Why China’s One Child Policy Won’t Work in India

One Child Policy

The 1st of January, 2018 will mark two full years since the phasing out of China’s infamous one child policy. Introduced as an emergency population control mechanism, it was initially intended to be a one-generation policy which ended up being phased out 35 years after it was first enforced in 1979. While the socio-economic side effects of the policy are still being felt by the Chinese populace even today, some argue that despite this, the policy was successful in achieving what it set out to do, and cut down population growth in the country by an estimated 300 million people in the first half of its 35 year imposition.

 The facts as presented above have sparked debate and discussion over the efficacy of such a policy, and whether one country in particular is in dire need of such Government-mandated birth control mechanisms. The country in question is, of course, China’s very own neighbor India. Currently home to approximately 17% of the world’s population which lives on only 2.4% of the world’s land area, India may fall behind China in terms of absolute population, but its native population is growing at twice the rate of its neighbor while its land mass is only a third of China’s. The problems with introducing such a policy in India are many. Many Indian critics of the policy feel (rightly so) that sexual (and in some cases, religious) decisions of this sort are personal in nature, and that the Government would be infringing on individual sovereignty and overstepping its bounds by interfering in such matters.

Assuming that the Government would be capable of dealing with such social backlash, the next hurdle would then be the smooth implementation and enforcement of the policy. Many question the practicality of such a move in light of the fact that the policy led to widespread corruption in China, with law enforcement officials accepting bribes in exchange for permits to have more children. Moreover, the issue is an even more pressing one in India, with Indian law enforcement and public service officials proving time and again to be prone to the clutches of corruption. The demographic of rural India is one which is characterized by a populace which is largely ignorant of the benefits of family planning. For a family, having more children means having to feed more mouths, and is an expensive affair in itself. Yet, this potential additional financial burden does little to deter families who lack this foresight from conceiving more and more children.

 Should the one child policy be introduced, the Government will impose a heavy fine for every extra child after the first that a couple decides to have. This would disastrous for the hundreds of thousands of families in rural India who barely manage to make ends meet everyday, and would now be completely impoverished thanks to this added strain on their meager resources. The crippling effect of such Government-levied fines would no doubt result in a massive surge in the number of daily suicides, and also aggravate the already widely prevalent issue of child labor. Families eager to earn every last bit of extra income possible would immediately stop the education of their children (which is in any case viewed by rural dwellers as a bad investment of their hard-earned money), and force their children into doing wage-paying manual labor with time which the child/children would otherwise have been spent in school or studying.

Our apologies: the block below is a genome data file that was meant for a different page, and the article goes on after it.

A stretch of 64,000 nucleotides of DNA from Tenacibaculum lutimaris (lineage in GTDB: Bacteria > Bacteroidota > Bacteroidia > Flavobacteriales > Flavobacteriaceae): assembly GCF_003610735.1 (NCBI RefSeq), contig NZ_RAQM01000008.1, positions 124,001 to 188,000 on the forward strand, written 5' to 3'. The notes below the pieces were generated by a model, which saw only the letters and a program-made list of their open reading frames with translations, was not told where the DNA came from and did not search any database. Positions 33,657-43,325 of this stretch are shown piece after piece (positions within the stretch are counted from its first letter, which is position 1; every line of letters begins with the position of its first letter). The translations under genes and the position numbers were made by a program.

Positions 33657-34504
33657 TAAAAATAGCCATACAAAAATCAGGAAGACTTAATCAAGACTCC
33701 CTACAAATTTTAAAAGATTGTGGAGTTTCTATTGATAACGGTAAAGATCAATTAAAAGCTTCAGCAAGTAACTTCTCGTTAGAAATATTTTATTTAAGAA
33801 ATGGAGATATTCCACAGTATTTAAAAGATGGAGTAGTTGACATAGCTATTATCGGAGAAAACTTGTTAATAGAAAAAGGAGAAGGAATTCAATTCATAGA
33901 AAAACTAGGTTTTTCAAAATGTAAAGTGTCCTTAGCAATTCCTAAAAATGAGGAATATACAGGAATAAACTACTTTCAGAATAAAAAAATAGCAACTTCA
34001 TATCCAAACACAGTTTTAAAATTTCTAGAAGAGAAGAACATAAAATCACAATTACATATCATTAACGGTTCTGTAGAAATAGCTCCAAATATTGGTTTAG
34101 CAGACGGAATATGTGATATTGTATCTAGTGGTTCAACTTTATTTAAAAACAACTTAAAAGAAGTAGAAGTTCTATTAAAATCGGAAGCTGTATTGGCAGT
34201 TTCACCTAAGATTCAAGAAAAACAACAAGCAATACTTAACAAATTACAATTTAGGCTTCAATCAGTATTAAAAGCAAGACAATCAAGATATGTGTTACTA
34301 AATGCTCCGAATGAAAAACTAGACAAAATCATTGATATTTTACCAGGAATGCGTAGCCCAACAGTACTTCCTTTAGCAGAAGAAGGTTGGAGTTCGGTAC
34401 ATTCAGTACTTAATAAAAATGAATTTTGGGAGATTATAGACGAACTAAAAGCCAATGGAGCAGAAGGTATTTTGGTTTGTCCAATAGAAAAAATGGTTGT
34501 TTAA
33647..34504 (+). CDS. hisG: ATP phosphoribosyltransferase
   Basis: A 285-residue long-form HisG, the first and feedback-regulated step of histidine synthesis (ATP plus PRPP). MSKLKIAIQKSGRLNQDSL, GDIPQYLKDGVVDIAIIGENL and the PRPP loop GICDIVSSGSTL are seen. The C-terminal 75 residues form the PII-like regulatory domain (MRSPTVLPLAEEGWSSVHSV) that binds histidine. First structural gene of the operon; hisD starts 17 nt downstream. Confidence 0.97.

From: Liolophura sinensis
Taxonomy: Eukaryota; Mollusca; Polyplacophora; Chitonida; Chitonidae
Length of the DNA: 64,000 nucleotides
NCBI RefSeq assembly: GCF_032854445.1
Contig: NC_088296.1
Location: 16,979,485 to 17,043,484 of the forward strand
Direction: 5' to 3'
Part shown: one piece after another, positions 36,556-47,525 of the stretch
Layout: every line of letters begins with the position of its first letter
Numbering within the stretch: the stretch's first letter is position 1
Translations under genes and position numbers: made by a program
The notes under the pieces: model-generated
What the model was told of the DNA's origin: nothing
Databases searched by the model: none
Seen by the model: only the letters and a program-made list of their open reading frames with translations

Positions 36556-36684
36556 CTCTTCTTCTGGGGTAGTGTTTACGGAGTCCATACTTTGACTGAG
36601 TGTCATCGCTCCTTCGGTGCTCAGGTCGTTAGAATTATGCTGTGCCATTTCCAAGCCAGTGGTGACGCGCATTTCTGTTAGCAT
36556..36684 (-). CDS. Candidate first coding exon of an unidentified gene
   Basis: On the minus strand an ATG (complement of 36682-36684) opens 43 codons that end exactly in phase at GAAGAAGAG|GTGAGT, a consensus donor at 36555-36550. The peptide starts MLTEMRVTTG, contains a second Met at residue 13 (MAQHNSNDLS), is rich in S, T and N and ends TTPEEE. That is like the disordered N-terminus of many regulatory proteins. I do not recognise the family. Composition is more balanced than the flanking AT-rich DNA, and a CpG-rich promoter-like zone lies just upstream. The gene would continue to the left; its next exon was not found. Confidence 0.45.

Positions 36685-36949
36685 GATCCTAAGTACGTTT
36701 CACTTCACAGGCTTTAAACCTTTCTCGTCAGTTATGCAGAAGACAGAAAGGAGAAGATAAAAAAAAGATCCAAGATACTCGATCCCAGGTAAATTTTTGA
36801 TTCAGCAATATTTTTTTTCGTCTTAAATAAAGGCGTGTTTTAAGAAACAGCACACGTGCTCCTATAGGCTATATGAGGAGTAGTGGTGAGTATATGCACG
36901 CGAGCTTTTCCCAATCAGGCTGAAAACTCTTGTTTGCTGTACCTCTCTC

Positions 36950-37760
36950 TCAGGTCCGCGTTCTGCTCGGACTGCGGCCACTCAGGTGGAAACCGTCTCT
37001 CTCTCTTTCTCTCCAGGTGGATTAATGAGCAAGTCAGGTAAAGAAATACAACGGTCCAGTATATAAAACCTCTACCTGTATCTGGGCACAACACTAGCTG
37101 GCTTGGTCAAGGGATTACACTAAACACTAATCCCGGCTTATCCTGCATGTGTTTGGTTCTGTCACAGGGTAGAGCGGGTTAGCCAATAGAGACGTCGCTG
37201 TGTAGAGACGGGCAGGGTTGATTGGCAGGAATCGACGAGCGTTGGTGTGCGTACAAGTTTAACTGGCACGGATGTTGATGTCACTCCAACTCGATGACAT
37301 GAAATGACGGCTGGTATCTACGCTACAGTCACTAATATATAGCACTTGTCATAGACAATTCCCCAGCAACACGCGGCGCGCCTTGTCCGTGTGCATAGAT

Moreover, it would also result in a spike in the number of cases of abandonment of families by their respective primary bread earners (which, in the context of the Indian rural community, is usually the male head of the family). Families might also abandon their second child in order to evade the punitive monetary fine levied by the state. The biggest problem with the one child policy, however, is the impacts it would have on the sex ratio. The dowry system, which is still largely prevalent in rural India continues to perpetuate an obsession with male children, with girls born into the family considered to be a major financial burden on the parents, who now have to worry about dowry payments at the time of her marriage. Meanwhile, male children are considered a blessing – future bread earners who will also receive a dowry from their in-laws at the time of marriage.

It is not difficult to imagine what would happen if the rural Indian populace was suddenly told it could have only one child per family – couples would do their best to ensure that the child born was a male. The number of instances of illegal prenatal testing and subsequent female foeticide (and when that failed, female infanticide) would skyrocket. India, a country which already faces the problem of a hundred million missing women, would now have an even more pressing sex ratio problem on its hands, and this is precisely the crisis China is facing right now.

In conclusion, it may be stated that while the one child policy may indeed be successful in curbing population growth, the adverse socio-economic impacts of the policy far outweigh the benefits, especially in a country like India.

-Contributed by Prithviraj Tankha

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